In February 1997, the Discovery Channel covered the “Eco-Challenge Adventure Race.” Land Rover provided 28 pre-production XDs for the event that took place in British Columbia from August 24-September 1, 1996. These versions of the XD differ slightly from the production vehicles, as they still had the standard roof bars, high SD roof rack, and no badge in the engine bay. From the press release, “The four-wheel drive vehicles shadowed the teams as they ran, canoed, mountaineered and bicycled the incredible coastal mountains, ice fields and rivers of British Columbia. Often, the rugged Land Rovers recovered teams too exhausted to continue.” These trucks usually feature the Eco-Challenge logo on the hood and doors, but it’s often faded due to age. These are great additions to the XD history, and are very hard to track down. Charles R. Hughes, then President of Land Rover North America, said, “The XD used to support the Eco-Challenge embodies the true spirit and heritage of Land Rover as being the most capable in virtually any off-road situation. Their abilities have been proven time and again in sagas of exploration and humanitarian efforts.”
While the event made for great television, thanks to typical reality show editing, it left a poor taste in some participants’ mouths. Vivian Lougheed, a photographer for the Team, detested the disregard for environmental concerns and the contrived “reality” narrative and confronted the producers — resulting in her ejection from the event.
For 1997, Land Rover North America ordered 250 Special Edition XD Discoverys from Special Vehicles Operations, specifically targeted for the “off-road enthusiast.” These were based on the standard Discovery SD, but influenced heavily by the TReK trucks; cloth interior, manual seats, no sunroofs, and the optional “Event Decal Package,” which matched very closely with the TReK event truck’s decals. There are a few tell-tale markers of the production XD; an automatic transmission, no factory roof bars, and most importantly, inside the engine bay, just to the left of the radiator is a riveted badge from LRSVO. Though many times the engraved number is thought to be an ID number (like the NAS Defenders), this is actually just an order number, and all XDs have the same number. The build date is unique, and they range from late 1996, to mid-1997.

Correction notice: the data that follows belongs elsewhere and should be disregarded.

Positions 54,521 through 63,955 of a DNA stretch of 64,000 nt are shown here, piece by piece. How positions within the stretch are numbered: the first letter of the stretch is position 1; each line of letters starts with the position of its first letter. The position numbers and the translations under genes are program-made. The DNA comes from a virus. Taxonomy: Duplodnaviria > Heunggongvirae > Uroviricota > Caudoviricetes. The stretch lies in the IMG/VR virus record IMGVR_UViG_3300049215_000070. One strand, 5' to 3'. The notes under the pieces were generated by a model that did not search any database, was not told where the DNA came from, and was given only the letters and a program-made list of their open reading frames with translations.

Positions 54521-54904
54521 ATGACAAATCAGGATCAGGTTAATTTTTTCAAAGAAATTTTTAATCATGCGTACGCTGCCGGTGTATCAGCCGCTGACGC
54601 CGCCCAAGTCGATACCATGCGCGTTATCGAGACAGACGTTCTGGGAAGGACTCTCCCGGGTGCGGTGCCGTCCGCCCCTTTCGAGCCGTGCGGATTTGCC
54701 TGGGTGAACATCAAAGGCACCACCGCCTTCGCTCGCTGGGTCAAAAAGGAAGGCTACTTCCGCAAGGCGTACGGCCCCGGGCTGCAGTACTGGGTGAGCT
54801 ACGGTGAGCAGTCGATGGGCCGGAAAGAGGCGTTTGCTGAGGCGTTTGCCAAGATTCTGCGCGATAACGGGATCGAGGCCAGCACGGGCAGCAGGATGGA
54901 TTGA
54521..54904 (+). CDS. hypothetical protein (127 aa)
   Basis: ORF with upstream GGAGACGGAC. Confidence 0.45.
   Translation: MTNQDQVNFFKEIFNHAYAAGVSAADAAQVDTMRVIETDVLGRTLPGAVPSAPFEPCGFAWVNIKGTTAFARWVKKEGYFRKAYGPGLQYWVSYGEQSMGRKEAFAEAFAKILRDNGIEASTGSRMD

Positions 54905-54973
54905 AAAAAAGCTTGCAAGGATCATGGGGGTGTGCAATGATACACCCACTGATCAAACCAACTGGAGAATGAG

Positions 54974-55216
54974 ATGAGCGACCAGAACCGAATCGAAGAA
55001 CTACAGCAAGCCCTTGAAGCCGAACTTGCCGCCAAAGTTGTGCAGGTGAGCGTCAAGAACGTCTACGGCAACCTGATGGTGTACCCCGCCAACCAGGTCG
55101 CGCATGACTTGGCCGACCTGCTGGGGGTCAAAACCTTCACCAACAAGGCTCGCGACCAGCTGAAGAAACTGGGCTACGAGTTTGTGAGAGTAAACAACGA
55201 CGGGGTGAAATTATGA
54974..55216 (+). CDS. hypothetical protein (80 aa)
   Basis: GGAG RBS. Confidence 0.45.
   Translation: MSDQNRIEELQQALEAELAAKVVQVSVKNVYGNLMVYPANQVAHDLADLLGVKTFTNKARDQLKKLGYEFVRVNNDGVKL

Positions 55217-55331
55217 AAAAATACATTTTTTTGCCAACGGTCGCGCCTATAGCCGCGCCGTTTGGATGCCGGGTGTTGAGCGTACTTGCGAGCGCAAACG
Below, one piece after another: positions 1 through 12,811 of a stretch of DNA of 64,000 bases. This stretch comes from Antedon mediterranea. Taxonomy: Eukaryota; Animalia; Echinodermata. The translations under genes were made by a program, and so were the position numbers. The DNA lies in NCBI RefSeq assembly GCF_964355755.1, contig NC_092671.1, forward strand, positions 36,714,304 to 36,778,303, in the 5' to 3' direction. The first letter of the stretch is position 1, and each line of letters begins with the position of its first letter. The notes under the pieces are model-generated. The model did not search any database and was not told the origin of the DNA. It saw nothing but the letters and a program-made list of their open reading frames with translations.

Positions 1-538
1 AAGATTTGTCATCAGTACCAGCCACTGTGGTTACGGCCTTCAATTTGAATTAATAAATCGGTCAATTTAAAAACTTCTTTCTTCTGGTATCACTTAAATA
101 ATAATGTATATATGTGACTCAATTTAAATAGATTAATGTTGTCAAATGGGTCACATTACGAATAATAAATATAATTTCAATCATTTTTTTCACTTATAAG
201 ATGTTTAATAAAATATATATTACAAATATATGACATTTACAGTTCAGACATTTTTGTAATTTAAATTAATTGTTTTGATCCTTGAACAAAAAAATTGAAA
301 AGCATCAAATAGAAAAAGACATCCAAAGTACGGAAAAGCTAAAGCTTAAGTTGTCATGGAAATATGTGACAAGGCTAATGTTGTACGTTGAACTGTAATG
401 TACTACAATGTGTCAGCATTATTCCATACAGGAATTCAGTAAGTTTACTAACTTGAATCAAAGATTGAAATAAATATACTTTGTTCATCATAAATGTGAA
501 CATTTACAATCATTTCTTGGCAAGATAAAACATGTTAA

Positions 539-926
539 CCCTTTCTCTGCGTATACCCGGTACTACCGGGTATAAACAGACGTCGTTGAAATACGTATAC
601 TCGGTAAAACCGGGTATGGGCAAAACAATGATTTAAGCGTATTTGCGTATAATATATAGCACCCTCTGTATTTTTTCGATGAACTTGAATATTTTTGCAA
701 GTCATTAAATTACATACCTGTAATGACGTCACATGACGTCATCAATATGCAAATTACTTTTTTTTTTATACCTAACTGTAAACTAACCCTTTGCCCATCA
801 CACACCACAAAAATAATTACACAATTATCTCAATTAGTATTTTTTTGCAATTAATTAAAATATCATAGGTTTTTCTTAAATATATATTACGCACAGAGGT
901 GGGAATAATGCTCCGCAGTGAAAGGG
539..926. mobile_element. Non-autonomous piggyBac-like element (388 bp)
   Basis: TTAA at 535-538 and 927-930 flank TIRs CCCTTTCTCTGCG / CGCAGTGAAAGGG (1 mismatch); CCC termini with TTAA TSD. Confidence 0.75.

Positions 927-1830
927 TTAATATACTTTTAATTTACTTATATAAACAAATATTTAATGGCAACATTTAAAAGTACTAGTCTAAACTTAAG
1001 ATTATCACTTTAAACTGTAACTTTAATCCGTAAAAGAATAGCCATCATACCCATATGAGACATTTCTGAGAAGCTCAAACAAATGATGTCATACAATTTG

AA Yellow exterior with black hood and black exterior trim.
Black “Castor” alloy wheels.
Safari roof rack.
Wrap-around brush bars.
Land Rover driving lights.
Rear light guards.
Engine protection plate.
Rear door ladder.
Custom XD spare-tire cover.
Beige cloth interior with customized XD waterproof seat covers.
Rubber floor mats.
XD nomenclature and graphic.
Event decal package available. Please consult your Land Rover Retailer.
While it’s almost impossible to know how many of the original 250 are left (sadly, I know at least one was lost to the “Cash-for-Clunkers” program a few years back), the ones that remain seem to be finding homes with enthusiasts who fit the description found in the original marketing brochure. Whether outfitted for off-roading or overlanding, you won’t find two alike; heavy-duty bumpers, lift kits, snorkels, winches, and other aftermarket kit abound. There’s a growing community of XD fans coming together to keep these trucks on (and off) the road.
Between the TReK ’96 event, Eco-Challenge, and Special Edition XDs, it appears that fewer than 300 were produced, so if you want a yellow Disco you really only have a few options. Obviously, the production Special Edition XDs are the most common, but at 20-years-old, they’re becoming increasingly rare, especially in good condition. The Eco-Challenge trucks are out there, but often hard to distinguish from the production XDs (look for those roof bars!) The TReK event trucks are, of course, the rarest of the bunch, and deserve to be treated as a special part of Land Rover history.
To relive the TReK event, see https://www.youtube.com/watch?v=49v0LX_3Gu4.
“My draw to the Discovery 1 in general is its simplicity and honest design — a no-compromise utility truck with a modicum of comfort. The Discovery 1 does anything I want it to do. It still goes off-road better than any SUV out there. I like the design and its appearance. It’s also a great handler on the street — LR did the best engineering with solid axles. I have 300,000 on my ’98 SE, a one-owner truck from a service advisor friend.”
“I’ve driven Series Land Rovers and Defenders, and my wife drives an LR4 — it’s quite removed from the Discovery 1, which remains my favorite.”
By Joey Boerner